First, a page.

I find Mexico fascinating, a very different culture, yet so close to the U.S. It offers sights not even imagined and the warmth of the people is intoxicating. I traveled there almost yearly between 1993 through 2010 and produced the book Mexico: Between Life and Death, published in 2018 by Kehrer This image was taken in March 2008 during a silent procession in Queretaro as part of the Easter holiday. The procession dates back to the 14th century, it's been said that the KuKlux Klan got the idea for the use of hoods from this event. An amazing week in Mexico is Semana Santa, holy week. It's filled with religious processions, mostly at night, that offer exciting shooting possibilities. I used flash with a slow shutter (1/20 sec) that properly exposed the person and simultaneously underexposed the background, but with enough light to give some details behind the person. He is stopped, but his slight movement caused some ghosting on his left side and my movement caused blur in the background. I'm low, shooting up with a 21mm lens. For me, this all adds to the mysteriousness of the scene.

What makes a good picture stand out from the average?

I look for meaning, composition, strong lighting, emotion, and a clear connection to and involvement with the subject in my photographs. Mostly I want a human presence close to the lens. Photography engages the eye, the mind and the heart. It conveys the photographer's vision, ideas, and emotions. A good photograph makes the viewer think, and stirs feelings. It keeps the viewer in front of it for more than the second or two that it takes to look at, it keeps us there, perhaps disclosing, telling, explaining something to us that we didn't know or quite understand before. It enlarges our world, just as a great book or travel does. Rather than showing us what we usually see or already know, good photographs go beyond to reveal to us what we haven't seen or known in a visual way that enlarges our experience of the subject. 0ur eyes, mind, and hearts are engaged and we are moved, if not changed. More cannot be asked.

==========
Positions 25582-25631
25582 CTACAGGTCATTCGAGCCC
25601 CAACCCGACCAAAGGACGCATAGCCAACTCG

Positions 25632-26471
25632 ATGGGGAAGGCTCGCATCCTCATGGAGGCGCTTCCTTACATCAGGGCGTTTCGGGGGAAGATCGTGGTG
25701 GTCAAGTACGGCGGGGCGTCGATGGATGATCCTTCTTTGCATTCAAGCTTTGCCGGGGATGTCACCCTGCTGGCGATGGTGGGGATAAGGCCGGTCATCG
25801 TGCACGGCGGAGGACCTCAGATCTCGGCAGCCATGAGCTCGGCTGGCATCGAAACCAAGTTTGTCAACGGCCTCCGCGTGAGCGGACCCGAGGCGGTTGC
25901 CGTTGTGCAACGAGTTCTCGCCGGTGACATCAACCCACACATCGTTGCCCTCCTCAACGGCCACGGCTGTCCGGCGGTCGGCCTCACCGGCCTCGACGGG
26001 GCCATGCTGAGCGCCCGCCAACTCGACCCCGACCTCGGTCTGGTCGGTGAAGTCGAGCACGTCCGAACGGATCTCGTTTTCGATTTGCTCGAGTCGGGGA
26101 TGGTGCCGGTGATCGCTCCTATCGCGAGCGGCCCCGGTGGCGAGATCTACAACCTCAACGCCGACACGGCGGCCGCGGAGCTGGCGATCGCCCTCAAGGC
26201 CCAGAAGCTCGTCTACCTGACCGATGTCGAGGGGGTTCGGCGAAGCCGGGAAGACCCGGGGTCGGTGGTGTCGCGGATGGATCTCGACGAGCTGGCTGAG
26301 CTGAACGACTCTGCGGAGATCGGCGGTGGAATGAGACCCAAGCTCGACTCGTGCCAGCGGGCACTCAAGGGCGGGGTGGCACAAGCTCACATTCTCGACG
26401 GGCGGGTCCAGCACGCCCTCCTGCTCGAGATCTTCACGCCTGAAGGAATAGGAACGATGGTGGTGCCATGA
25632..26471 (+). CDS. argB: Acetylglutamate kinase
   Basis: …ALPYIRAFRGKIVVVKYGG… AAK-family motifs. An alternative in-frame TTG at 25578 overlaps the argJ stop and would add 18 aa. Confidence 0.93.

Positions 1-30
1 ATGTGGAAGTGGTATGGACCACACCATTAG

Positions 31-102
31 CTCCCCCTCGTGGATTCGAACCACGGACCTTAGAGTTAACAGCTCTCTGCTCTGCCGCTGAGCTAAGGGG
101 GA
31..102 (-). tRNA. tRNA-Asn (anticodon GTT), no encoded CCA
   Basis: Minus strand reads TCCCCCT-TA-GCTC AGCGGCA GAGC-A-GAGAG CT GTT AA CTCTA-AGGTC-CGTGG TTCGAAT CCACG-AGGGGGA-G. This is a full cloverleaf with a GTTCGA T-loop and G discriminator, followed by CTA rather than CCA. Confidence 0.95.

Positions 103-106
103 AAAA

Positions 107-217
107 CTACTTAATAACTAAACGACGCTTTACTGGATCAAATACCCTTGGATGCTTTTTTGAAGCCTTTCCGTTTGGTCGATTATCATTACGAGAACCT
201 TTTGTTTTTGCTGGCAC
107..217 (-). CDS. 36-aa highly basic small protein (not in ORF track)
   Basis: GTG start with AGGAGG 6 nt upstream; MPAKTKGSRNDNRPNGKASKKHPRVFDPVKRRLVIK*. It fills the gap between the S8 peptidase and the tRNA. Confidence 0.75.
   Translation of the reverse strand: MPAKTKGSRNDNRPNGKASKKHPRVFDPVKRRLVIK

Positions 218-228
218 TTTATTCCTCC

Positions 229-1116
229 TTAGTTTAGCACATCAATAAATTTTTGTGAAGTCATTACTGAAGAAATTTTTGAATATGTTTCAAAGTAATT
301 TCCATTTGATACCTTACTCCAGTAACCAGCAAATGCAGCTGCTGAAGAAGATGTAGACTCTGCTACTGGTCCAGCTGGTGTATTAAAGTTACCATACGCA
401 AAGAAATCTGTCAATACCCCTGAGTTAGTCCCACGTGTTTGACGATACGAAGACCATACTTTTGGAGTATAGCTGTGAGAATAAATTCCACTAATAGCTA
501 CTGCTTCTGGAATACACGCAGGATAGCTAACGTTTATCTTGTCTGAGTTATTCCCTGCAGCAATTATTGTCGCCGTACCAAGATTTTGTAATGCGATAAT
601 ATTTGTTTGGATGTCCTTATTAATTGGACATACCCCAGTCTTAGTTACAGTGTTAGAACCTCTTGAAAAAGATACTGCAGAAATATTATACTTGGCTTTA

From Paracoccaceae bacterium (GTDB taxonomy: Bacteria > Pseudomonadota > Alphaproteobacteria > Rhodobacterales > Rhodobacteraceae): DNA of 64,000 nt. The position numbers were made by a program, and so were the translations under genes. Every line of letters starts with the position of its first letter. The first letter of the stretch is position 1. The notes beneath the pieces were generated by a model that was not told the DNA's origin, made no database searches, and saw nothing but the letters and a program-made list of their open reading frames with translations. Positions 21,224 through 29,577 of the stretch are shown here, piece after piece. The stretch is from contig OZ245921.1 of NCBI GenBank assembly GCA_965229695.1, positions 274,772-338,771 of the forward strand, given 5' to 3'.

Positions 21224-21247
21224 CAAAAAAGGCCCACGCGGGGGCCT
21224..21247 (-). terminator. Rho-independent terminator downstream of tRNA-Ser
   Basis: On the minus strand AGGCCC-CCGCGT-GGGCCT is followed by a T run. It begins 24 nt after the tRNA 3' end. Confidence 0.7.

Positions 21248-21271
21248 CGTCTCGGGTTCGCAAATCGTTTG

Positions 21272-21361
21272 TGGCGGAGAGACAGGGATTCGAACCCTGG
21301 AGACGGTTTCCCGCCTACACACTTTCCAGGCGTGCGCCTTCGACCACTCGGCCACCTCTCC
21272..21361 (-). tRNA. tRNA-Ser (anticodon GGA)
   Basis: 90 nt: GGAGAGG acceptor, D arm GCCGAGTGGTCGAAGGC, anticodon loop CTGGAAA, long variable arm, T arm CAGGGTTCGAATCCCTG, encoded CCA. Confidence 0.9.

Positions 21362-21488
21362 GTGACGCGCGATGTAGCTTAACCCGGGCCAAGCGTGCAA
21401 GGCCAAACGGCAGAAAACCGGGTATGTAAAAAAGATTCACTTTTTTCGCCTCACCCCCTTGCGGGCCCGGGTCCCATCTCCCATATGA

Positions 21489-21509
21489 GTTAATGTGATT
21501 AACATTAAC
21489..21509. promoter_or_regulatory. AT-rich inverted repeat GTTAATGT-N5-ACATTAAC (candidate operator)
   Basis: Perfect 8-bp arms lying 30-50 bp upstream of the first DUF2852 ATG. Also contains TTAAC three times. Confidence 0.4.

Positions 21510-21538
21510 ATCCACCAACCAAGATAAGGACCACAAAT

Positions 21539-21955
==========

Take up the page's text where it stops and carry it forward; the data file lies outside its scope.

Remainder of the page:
Harvey Stein

Woman Shielding Eyes, Siena, Italy 1999 © Harvey Stein 2006


What inspires your unique storytelling?

I don't aspire to tell a story in a single image, I try to make the strongest photograph that I can, given the situation that I am in. I think the notion of telling a story in a single image is overhyped and overrated. Not so in a series or photo essay. That is a different situation. I do long term projects on a single theme that I try to turn into a book. Hence, I photographed identical twins from birth to death for six years which became the book Parallels: A Look at Twins (1978). For six years I interviewed and photographed 165 artists in their studios with their art and it became the book Artists Observed (1986). My latest book, Mexico Between Life and Death (2018) was shot over an 18-year period. The real challenge for me is to produce a body of work in a consistent way over a long period of time; the task is to stick with it and dig into the subject deeply while making as strong a statement as possible about some aspect of the world.